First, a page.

Smith's seminal work, The Wealth of Nations, aims to create a new understanding of economics. Smith writes largely against the mercantile system that existed at the time of writing, but, along the way, gives a complicated but brilliant account of an economic system based in human nature and deeply rooted social dynamics. The text is characterized by fact-heavy digressions, tables, and appendices that blend hard research with broad generalities, demonstrating his commitment to give evidence for what seem like timeless observations about the nature of economics.
Books I and II focus on developing the idea of the division of labor, and describing how this division adds to the opulence of a given society by creating enormous surpluses, which can be exchanged among members. The division of labor also fuels technological innovation, by giving intense focus to certain tasks, and allowing workers to brainstorm ways to make these tasks more efficient. This, again, adds to efficiency and grows surpluses. Surpluses, Smith writes, may be either traded or re-invested. In the latter case, technologies are likely to improve, leading to even greater efficiencies.
Book III considers Great Britain in the context of the the social evolution of society in general, which begins, according to Smith, with hunting and gathering societies and progresses through agricultural stages to arrive at a state of international commerce. According to Smith, the fall of Rome and the rise of feudalism retarded this progression by creating a system of decreased efficiency.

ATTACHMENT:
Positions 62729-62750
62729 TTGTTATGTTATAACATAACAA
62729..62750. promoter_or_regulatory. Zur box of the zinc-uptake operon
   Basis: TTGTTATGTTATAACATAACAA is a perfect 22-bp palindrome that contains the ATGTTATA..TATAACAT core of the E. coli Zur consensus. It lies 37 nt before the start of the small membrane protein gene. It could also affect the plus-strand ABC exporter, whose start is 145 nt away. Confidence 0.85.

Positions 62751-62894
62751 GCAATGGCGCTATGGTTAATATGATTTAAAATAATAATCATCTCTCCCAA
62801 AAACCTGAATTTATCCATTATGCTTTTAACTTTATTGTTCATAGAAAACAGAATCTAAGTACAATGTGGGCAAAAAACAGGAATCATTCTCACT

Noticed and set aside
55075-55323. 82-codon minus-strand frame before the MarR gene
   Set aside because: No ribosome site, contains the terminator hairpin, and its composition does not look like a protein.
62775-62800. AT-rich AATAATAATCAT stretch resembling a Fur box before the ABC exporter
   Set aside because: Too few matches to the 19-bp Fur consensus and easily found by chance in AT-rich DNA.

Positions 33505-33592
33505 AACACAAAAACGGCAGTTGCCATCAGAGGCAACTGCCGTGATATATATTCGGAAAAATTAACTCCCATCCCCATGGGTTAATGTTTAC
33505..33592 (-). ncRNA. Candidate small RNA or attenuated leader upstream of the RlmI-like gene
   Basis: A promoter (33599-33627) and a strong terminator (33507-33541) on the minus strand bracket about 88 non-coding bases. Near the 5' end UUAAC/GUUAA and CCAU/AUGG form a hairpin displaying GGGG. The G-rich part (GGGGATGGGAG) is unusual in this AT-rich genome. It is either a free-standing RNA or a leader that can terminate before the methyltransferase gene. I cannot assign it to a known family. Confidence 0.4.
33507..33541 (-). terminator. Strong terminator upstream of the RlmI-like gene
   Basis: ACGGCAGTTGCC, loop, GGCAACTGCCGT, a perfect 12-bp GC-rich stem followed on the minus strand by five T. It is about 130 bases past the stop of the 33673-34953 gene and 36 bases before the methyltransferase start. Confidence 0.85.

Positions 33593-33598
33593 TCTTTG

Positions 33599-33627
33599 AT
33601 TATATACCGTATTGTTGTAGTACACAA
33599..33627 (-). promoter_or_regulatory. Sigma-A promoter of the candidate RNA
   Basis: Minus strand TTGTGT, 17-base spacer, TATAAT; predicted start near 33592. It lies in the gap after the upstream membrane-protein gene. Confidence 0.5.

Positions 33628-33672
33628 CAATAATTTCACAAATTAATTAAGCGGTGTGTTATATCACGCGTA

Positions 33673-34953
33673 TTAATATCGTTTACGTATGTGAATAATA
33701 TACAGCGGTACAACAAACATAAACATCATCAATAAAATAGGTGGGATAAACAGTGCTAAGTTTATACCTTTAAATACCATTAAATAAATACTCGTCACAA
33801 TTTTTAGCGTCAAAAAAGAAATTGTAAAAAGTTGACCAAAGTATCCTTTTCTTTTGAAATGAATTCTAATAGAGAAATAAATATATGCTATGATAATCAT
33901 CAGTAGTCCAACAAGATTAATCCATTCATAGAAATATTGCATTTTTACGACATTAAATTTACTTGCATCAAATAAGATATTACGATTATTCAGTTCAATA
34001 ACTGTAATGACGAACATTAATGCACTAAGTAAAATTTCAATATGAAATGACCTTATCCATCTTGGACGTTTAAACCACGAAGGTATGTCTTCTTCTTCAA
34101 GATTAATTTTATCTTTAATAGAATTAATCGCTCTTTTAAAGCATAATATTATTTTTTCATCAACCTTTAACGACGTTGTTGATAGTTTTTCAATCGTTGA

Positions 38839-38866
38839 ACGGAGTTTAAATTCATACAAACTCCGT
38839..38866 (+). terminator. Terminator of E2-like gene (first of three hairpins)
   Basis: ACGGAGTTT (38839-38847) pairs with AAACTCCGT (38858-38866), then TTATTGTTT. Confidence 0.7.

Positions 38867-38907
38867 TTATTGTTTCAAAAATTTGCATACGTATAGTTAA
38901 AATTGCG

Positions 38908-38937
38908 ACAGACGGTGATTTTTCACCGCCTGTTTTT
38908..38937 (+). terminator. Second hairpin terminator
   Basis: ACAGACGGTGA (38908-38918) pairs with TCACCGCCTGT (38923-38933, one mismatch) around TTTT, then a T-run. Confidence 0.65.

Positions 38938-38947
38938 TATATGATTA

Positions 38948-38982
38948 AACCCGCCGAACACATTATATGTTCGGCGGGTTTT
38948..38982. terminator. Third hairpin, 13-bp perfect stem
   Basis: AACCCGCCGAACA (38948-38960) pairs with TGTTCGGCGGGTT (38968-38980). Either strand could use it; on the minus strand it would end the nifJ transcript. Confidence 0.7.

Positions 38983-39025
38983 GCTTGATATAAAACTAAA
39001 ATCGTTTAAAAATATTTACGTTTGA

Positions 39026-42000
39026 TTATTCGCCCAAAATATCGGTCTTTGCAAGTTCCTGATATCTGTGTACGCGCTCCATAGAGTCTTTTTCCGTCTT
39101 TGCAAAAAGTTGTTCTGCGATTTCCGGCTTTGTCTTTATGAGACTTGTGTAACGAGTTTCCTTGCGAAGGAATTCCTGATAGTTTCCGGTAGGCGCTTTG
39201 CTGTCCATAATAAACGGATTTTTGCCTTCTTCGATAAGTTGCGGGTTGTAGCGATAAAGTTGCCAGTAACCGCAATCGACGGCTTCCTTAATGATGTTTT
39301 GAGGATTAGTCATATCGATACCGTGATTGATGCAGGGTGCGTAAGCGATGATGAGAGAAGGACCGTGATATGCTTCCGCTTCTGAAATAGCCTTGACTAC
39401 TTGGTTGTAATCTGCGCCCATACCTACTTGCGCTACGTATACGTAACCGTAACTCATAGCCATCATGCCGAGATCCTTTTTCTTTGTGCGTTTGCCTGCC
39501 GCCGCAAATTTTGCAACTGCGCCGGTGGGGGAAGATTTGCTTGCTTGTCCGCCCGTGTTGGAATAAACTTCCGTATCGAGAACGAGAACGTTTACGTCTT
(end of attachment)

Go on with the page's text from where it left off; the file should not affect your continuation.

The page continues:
Book IV goes on to criticize the “mercantile commerce” that characterized much of Smith's Europe. Smith's first major criticism of mercantilism is that it conflates value and wealth with precious metals. According to Smith, the real measure of the wealth of a nation is the stream of goods and services that the nation creates. In making this point, Smith invents the idea of gross domestic product, which has become central to modern economics. The wealth of a nation is increased not by hoarding metals, but by increasing the productive capacity by expanding the market—by increasing trade.
An important theme that persists throughout the work is the idea that the economic system is automatic, and, when left with substantial freedom, able to regulate itself. This is often referred to as the “invisible hand.” The ability to self-regulate and to ensure maximum efficiency, however, is threatened by monopolies, tax preferences, lobbying groups, and other “privileges” extended to certain members of the economy at the expense of others.
Finally, in the last book of The Wealth of Nations, Smith describes what he considers to be the appropriate roles of government, namely defense, justice, the creation and maintenance of public works that contribute to commerce, education, the maintenance of the “dignity of the sovereign,”—activities that are to be financed by fair and clear taxation.